Monday, October 04, 2010

An Adjustment...Step 1.

It's an odd thing, being without someone. I've been getting ready for this separation for three years...and especially for the last eight months...but now it's happened, I still feel lonely and rudderless.

Sandy and I were close. Imagine something dreadful happens to you - or something amazingly wonderful. Who do you call first? I would call Gwen, Mum, and Sandy.

It was more than help in trouble: more than filling a need. It was a safe place for us both to go. It was a comfortable silence, a cosy blanket, the Food Network on and the remote within reach. Scone day: I know her tea should be milky and hot, she knows my coffee is black and strong. Her favourite Devon cream, in the little glass jar, is $4.49. $3.99 on sale, and I'd buy two and bring them over. I'm closer to the grocery store than she is. I made the lemon curd and she made the strawberry jam.

She likes it when I bring my knitting.

I like the way she says "thinger" when she can't remember the name of something. "Hand me that keychain thinger."

She likes that I recognise all her literary allusions. "I feel like Mrs. Kirk."

We understand each other.

We understood each other.

But my friend is gone.

I visited the place where we last met.
Nothing was changed, the gardens were well-tended,
The fountains sprayed their usual steady jet;
There was no sign that anything had ended
And nothing to instruct me to forget.

The thoughtless birds that shook out of the trees,
Singing an ecstasy I could not share,
Played cunning in my thoughts. Surely in these
Pleasures there could not be a pain to bear
Or any discord shake the level breeze.

It was because the place was just the same
That made your absence seem a savage force,
For under all the gentleness there came
An earthquake tremor: Fountain, birds and grass
Were shaken by my thinking of your name.

- Elizabeth Jennings


kristieinbc said...

Your post is beautiful and a tribute to the power of friendship. I hope you are able to heal through the rhythms and familiar routines of life as you move forward.

Anna said...

I lost a good friend a year and a half ago. She was only 50, and sick for only 3.5 months. She left a void that noone else can fill. There are areas of my life I can discuss with other people, but I am left only with the regret that it can not be with her.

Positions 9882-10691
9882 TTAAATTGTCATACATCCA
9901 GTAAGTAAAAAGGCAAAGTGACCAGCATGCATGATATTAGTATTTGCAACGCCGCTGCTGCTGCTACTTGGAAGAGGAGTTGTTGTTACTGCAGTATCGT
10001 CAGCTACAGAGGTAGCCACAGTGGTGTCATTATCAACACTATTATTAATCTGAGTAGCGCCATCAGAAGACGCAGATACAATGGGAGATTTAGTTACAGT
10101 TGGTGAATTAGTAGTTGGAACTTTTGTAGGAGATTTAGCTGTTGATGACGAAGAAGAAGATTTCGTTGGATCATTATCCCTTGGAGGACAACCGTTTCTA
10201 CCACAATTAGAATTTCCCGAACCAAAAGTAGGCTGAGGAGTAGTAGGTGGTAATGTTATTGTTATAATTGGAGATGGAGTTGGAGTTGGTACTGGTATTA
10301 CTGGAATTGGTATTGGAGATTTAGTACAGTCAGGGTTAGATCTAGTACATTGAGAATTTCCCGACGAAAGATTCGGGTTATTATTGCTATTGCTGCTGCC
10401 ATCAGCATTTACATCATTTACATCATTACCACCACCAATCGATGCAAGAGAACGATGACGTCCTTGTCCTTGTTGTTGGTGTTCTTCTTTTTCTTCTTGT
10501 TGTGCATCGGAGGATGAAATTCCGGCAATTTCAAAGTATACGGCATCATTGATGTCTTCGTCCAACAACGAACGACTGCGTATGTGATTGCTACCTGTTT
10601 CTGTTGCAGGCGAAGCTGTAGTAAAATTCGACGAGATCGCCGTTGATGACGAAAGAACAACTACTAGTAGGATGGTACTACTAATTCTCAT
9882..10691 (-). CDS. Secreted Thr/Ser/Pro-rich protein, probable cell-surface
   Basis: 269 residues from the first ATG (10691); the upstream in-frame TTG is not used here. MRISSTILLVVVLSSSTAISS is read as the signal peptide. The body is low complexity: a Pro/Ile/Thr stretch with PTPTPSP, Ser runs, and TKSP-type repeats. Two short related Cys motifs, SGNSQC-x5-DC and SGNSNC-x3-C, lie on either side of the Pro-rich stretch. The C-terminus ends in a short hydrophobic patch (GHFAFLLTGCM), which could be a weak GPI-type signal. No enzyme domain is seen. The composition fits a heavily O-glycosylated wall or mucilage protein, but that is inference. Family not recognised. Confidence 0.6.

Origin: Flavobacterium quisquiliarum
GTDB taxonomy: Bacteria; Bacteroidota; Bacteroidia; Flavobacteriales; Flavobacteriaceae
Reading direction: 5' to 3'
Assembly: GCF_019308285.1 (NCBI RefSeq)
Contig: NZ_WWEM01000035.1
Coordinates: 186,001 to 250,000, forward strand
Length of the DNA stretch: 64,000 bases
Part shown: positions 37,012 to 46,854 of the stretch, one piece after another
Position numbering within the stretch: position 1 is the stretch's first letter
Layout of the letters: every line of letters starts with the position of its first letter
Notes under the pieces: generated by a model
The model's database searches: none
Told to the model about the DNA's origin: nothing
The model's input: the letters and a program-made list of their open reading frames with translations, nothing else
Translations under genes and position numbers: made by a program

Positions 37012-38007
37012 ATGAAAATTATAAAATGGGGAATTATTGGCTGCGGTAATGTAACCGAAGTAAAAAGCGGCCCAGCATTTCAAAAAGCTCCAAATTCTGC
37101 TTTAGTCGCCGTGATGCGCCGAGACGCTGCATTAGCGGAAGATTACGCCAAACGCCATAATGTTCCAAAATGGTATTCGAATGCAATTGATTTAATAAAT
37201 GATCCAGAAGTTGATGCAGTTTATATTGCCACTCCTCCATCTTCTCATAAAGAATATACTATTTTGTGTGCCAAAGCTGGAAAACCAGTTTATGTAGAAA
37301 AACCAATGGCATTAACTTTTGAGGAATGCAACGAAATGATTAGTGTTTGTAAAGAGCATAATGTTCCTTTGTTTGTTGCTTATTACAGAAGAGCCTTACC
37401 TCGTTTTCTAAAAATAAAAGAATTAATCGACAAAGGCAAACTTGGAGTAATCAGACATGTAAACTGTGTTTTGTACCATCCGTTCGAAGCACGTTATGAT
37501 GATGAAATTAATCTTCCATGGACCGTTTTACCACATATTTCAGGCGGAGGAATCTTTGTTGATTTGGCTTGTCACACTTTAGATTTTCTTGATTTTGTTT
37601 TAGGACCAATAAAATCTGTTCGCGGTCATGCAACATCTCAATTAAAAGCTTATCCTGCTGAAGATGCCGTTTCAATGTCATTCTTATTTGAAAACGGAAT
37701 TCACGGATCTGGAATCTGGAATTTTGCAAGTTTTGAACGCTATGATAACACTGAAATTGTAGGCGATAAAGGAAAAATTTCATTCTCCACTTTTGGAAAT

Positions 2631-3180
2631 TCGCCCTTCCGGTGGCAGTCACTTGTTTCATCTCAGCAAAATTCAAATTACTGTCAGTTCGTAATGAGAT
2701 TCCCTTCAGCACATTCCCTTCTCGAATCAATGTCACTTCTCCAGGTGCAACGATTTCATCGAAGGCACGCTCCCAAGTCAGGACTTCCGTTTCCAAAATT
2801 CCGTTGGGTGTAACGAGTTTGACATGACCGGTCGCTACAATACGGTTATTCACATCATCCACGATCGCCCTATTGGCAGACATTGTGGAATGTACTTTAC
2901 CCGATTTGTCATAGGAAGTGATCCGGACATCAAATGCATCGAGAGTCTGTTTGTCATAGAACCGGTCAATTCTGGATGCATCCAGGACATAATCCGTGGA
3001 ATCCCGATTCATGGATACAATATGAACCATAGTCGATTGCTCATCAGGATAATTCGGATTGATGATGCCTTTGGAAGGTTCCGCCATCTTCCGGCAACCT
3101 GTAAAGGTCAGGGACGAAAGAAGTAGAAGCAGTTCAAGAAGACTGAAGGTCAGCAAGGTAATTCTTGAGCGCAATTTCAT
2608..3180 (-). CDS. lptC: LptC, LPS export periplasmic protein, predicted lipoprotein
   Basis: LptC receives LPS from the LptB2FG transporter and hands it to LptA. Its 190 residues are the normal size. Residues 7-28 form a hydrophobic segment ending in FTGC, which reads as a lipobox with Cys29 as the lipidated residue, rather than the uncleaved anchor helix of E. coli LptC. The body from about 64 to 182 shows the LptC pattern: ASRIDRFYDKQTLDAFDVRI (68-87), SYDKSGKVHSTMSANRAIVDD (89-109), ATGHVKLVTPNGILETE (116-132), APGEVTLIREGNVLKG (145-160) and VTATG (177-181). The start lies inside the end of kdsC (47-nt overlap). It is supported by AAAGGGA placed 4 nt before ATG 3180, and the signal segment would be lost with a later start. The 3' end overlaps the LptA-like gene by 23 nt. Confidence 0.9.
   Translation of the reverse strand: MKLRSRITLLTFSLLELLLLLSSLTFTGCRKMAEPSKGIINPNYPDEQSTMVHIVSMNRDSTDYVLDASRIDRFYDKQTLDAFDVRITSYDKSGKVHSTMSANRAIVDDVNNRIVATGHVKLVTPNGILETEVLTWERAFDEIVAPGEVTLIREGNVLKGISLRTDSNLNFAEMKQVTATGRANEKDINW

Gwen said...

I'm so sorry, Shan.

I really like that poem thinger.

kate said...

I love your writing most like this - honest and your true voice.

One foot in front of the other.

Rona said...

I've been thinking of you so much lately. I've had such a strong urge to come and just hug you... but I haven't, not yet anyways. I don't feel that is my place nor is it time yet. I hope that you are finding comfort and peace in your memories, may you treasure them always.


mel said...

Your words, and that poem, and Kate's words "one foot in front of the other"... It's the ultimate paradox and I still can't make sense of it. I hope that this writing helps Shannon, it's beautiful. You write truth here - and I don't have adequate words to tell you how it feels to read it or how much I'm thinking of you.

Shan said...

Anna: your last line resonates with me, so much.

Mel: ultimate paradox - yes. It's so odd to be so perfectly happy for her, and relieved that she is out of the valley of the shadow, and yet want her back here with me.

lizbon said...

Oh geez. (Thinger, as in short for thingermajig, I wonder?...) Love the little details. And there's something about the little details of someone you love that become shorthand for the person underneath.

Also, separately: lemon curd. LEMON CURD. And that poem makes me think of a garden I can't go to. And that I ought to find my way back.

Dave Hingsburger said...

I once had a friend who had a bunch of 'cute-isms' for death that's she'd whip out in deeply reverential tones ... death is not an end in the road, it's a bend in the road ... or, her favourite ... death is not the extinguishing of the light, it is turning down the lamp because dawn had come ... I never knew what to do when she said these things, so I focussed simply on not slapping the shit out of her. So I offer you none of those things, I think there is a reason that there are no words to express loss, perhaps God wants us all to just shut up and be with each other so I offer you only that.

Shan said...

Dave - awesome.

I can't stand that crap.

Susie Hewer said...

Dear Shannon,

I feel your pain. 8 years ago I lost my closest friend to cancer. The gaping hole torn through my life was immense. I started running in her memory little knowing where it would lead me.

Thinking of you.


kimmers said...

Praying for you always. This loss is hard to understand.